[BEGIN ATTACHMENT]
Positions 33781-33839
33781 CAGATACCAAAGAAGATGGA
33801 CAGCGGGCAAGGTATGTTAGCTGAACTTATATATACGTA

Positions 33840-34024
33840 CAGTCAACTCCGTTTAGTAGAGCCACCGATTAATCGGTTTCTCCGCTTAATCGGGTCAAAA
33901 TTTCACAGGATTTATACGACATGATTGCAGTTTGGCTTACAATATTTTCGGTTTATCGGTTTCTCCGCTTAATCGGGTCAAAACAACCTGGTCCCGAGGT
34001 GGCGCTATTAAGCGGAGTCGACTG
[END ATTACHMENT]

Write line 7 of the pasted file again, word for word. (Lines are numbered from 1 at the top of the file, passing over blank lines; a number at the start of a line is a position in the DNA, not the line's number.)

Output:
34001 GGCGCTATTAAGCGGAGTCGACTG